Two B-1B Lancers reminded North Korea Friday that the U.S. and its allies are prepared to unleash unbelievable firepower in the event of a renewed conflict on the Korean Peninsula.
The bombers were dispatched from Andersen Air Force Base in Guam to the peninsula, where they were joined by South Korean and American fighter jets. During the joint drills, the two bombers conducted practice bombing runs at Pilsung Range in South Korea, according to the U.S. military.
The mission was in response to a string of North Korean provocations, the most recent of which was the successful test of an intercontinental ballistic missile, U.S. Pacific Air Forces said in a statement. Leading arms experts assess that the new North Korean ICBM — the Hwasong-14 — could strike targets in Alaska, with some observers suggesting that the range of the new missile may be even greater.
Shortly after the North’s ICBM test Tuesday, the U.S. and South Korea carried out a joint military exercise, firing off multiple missiles in a show of force. The B-1B bombers, which have the largest conventional payload of any Air Force bomber, sent to Korea were intended to reinforce that message.
“North Korea’s actions are a threat to our allies, partners and homeland,” Gen. Terrence O’ Shaughnessy, Pacific Air Forces commander, explained in a press statement. “Let me be clear, if called upon we are trained, equipped and ready to unleash the full lethal capability of our allied air forces.”
“U.S. bombers and Republic of Korea fighters are just two of many lethal military options at our disposal,” Lt. Gen. Thomas Bergeson, U.S. Forces Korea deputy commander, stated. “This mission clearly demonstrates the U.S.-ROK alliance remains prepared to use the full range of capabilities to defend and to preserve the security of the Korean Peninsula and region.”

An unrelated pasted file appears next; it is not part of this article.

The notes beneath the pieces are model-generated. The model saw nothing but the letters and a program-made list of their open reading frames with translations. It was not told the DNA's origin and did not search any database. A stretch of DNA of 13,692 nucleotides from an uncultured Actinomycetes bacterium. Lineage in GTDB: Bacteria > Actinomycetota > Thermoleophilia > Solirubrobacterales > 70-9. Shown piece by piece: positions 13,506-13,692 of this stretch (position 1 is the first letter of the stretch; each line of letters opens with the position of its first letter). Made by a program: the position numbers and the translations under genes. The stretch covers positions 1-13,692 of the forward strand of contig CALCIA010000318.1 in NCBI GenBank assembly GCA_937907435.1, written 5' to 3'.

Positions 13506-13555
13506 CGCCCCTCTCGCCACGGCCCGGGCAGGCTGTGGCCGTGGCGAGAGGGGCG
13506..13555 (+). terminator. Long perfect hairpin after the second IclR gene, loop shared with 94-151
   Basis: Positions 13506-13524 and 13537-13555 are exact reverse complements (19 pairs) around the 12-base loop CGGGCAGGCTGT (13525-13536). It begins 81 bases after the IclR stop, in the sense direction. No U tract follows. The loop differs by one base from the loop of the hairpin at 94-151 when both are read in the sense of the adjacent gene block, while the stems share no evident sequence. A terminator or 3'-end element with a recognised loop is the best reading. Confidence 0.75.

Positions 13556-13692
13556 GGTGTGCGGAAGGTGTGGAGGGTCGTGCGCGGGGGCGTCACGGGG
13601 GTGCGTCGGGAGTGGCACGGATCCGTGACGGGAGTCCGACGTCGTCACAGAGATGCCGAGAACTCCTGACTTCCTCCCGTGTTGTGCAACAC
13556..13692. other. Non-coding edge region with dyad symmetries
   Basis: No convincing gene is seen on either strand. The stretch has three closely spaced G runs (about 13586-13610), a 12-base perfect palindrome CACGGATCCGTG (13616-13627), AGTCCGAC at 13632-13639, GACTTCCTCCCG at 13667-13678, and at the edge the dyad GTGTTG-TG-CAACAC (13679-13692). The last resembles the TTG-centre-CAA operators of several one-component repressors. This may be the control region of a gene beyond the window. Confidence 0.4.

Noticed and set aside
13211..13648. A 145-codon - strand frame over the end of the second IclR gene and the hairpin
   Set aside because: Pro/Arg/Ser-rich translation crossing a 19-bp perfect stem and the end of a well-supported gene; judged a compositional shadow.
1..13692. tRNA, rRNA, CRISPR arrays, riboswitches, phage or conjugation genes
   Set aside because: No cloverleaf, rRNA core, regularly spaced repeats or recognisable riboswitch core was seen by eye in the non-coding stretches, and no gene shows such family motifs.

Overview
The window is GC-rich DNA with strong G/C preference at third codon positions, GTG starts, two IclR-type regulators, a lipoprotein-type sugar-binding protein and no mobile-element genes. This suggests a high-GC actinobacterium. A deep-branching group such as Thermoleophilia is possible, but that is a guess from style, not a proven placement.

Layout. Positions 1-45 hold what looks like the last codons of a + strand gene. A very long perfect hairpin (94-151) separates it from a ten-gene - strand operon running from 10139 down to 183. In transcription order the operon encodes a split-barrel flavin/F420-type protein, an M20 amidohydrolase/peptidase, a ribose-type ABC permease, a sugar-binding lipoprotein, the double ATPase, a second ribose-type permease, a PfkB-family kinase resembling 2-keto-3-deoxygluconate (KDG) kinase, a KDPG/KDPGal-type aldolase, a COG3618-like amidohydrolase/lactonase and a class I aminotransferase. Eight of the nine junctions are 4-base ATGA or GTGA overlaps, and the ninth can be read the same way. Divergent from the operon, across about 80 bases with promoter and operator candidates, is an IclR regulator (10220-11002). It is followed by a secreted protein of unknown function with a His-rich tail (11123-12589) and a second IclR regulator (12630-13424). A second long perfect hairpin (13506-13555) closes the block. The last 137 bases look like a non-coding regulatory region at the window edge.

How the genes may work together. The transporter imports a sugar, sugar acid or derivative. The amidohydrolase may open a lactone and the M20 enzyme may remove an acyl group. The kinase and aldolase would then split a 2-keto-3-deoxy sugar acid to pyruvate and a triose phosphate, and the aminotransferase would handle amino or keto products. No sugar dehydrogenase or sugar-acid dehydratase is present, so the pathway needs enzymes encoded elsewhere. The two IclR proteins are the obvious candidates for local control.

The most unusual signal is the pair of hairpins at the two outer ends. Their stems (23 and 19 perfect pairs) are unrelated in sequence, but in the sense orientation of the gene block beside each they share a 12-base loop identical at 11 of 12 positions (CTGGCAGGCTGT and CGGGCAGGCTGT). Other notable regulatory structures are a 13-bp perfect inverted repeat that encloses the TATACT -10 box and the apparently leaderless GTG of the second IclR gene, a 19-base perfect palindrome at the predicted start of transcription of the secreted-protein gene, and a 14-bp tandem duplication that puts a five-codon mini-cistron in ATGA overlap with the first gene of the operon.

On their way back to Guam, the B-1Bs also conducted joint drills with the Japanese Air Self-Defense Force.
“The U.S.-Japan alliance and the relationship between our militaries are stronger than they have ever been,” Lt. Gen. Jerry P. Martinez, U.S. Forces Japan commander, said. “We continue to train with our Japanese allies to ensure we are ready to defend ourselves from attack.”
While the U.S. and its allies have been flexing their muscles in response to North Korea’s continued provocations in violations of international restrictions, the allied governments are unwilling to go to war with North Korea, a conflict in which the allies would achieve victory but at a great cost.
“We would win at great cost,” Secretary of Defense James Mattis told Congress in June, adding, “It would be a war that fundamentally we don’t want.” He previously stated that war with the North would be “tragic on an unbelievable scale.”
“One of our capabilities lies with our considerable military forces. We will use them if we must,” U.S. Ambassador to the United Nations Nikki Haley said Wednesday, “but we prefer not to have to go in that direction.” She added that North Korea’s actions are “quickly closing off the possibility of a diplomatic solution.”
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